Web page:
Number stations, a relic from the Cold War, continue to intrigue radio enthusiasts around the globe. These mysterious stations, broadcasting coded messages in Morse code or human voice, were used to transmit messages to spies working overseas without direct contact that could be traced. In this project, we explore the use of a tape measure antenna alongside a software-defined radio (SDR) to intercept and record these intriguing number stations.

List of number station operators by country

What Are Number Stations:

Numbers stations are cryptic shortwave radio broadcast stations that have intrigued radio enthusiasts for decades. The activity of these stations reached their peak during the Cold War, and only a fraction of these station still operate today. These stations jump around the shortwave spectrum, never transmitting at the same frequency twice in a row. They transmit seemingly random sequences of numbers, letters, or other codes for only a few minuets at a time. The true purpose of numbers stations remains shrouded in secrecy, it is all but confirmed that they are used by intelligence agencies to communicate with undercover agents in the field. While governments neither confirm nor deny their involvement, numbers stations have become a captivating puzzle for radio hobbyists who meticulously track and log their transmissions. These broadcasts, which anyone with a shortwave radio can tune into, are a fascinating reminder of the covert world of espionage where information is conveyed through cryptic broadcasts hidden in plain view on the airwaves.
Part of the broadcast schedule put together by radio enthusiasts at

The Setup: 

To pick up radio signals, we utilize a software-defined radio (SDR) device. This device can be plugged into a phone or computer, and by connecting a suitable-sized antenna, we can tune in to specific frequencies. While a basic antenna suffices for commercial radio stations operating around 100 MHz, number stations typically transmit in the shortwave region at around 10 MHz, requiring a much longer antenna. Here, we construct an antenna using two 10-meter tape measures, creating a tape measure antenna with an overall length of 20 meters.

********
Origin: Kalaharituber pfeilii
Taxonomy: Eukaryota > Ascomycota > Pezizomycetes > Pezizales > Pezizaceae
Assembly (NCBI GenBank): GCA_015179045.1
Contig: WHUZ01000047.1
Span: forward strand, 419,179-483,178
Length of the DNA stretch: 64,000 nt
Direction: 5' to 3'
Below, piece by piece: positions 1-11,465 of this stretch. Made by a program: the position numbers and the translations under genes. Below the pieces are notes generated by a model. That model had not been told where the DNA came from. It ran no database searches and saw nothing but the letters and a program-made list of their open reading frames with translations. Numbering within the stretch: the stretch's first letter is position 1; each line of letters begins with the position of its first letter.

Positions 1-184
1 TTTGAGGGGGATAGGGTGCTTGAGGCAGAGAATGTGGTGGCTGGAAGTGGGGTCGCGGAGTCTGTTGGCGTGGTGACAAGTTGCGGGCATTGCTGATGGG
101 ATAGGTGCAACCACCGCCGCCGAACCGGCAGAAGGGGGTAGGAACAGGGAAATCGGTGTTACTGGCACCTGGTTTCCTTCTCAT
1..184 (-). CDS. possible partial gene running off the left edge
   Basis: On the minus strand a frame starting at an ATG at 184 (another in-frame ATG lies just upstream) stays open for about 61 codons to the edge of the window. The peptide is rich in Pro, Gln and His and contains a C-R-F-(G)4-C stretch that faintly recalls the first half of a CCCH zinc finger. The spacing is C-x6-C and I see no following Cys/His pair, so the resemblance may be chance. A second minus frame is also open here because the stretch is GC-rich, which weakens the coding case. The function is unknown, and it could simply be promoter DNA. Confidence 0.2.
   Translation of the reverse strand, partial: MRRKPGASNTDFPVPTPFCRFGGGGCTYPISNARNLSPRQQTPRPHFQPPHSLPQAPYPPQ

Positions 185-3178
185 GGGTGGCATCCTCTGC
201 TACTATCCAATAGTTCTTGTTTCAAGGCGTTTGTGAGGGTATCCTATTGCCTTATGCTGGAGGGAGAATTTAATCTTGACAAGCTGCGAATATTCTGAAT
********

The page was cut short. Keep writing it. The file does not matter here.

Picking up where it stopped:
A software defined radio, about the size of a usb stick

Constructing the Tape Measure Antenna: 

To build the shortwave antenna, we remove the tape measures from their cases and sand the ends to establish electrical connections between them. One end of the antenna is connected to the radio connector, and the rest of it is deployed outside through a window, ensuring a straight line for optimal reception. With the 20-meter tape measure antenna in place, we are ready to explore the intriguing world of number stations.

Connecting a tape measure to an antenna lead

Picking Up Number Stations:

 By researching the time and frequency of upcoming number station broadcasts, ( we can align our setup accordingly. In this example, we focus on the Polish number station E11, which typically starts its transmissions with a series of numbers, such as "333," followed by additional numerical sequences.

Picking up a number station on a phone connected to SDR


Using the tape measure antenna in conjunction with the SDR, we can successfully intercept and decode these number station broadcasts. Although we are unable to decipher their encrypted content, this project enables enthusiasts to document and study these captivating relics of the Cold War era.

Records of number station transmissions


 Through the use of readily available tools such as an SDR and a tape measure antenna, radio enthusiasts can engage in the hobby of intercepting and studying number stations. The combination of a 20-meter tape measure antenna and an SDR allows us to explore the intriguing world of these coded transmissions, offering a glimpse into the secret operations of the past. So grab your SDR, construct a tape measure antenna,...

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